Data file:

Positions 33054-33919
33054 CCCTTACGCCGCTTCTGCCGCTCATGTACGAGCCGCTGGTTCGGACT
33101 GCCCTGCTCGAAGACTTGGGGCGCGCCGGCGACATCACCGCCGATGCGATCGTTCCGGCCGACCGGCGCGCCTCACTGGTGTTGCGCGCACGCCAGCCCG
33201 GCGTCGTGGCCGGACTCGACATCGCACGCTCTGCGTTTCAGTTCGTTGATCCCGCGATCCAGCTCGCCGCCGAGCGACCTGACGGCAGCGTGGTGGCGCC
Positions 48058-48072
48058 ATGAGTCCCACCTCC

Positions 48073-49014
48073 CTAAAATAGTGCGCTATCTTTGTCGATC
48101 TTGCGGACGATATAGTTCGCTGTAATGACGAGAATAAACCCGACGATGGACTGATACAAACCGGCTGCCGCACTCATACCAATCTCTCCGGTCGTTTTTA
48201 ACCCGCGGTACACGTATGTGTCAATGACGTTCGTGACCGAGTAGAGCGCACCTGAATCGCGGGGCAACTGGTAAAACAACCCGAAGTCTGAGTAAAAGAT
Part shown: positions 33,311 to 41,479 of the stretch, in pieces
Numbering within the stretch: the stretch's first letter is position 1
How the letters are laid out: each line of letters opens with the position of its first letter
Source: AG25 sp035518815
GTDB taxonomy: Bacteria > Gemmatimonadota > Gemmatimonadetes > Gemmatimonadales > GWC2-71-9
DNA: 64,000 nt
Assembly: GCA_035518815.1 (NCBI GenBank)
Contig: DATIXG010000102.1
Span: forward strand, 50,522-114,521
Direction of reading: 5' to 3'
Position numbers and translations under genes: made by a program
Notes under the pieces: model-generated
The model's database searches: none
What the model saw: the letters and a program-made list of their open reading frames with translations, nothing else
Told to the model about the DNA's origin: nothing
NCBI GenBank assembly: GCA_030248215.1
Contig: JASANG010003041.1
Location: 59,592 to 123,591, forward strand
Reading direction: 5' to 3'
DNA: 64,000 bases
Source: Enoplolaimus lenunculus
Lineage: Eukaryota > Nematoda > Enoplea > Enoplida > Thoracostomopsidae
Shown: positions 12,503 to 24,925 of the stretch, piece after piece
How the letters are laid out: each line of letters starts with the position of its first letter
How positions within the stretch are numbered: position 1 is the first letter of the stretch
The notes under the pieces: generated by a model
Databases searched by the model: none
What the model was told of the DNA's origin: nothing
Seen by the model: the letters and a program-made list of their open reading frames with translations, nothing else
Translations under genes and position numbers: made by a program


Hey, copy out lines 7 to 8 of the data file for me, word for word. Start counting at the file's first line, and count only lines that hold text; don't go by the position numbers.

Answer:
Positions 48073-49014
48073 CTAAAATAGTGCGCTATCTTTGTCGATC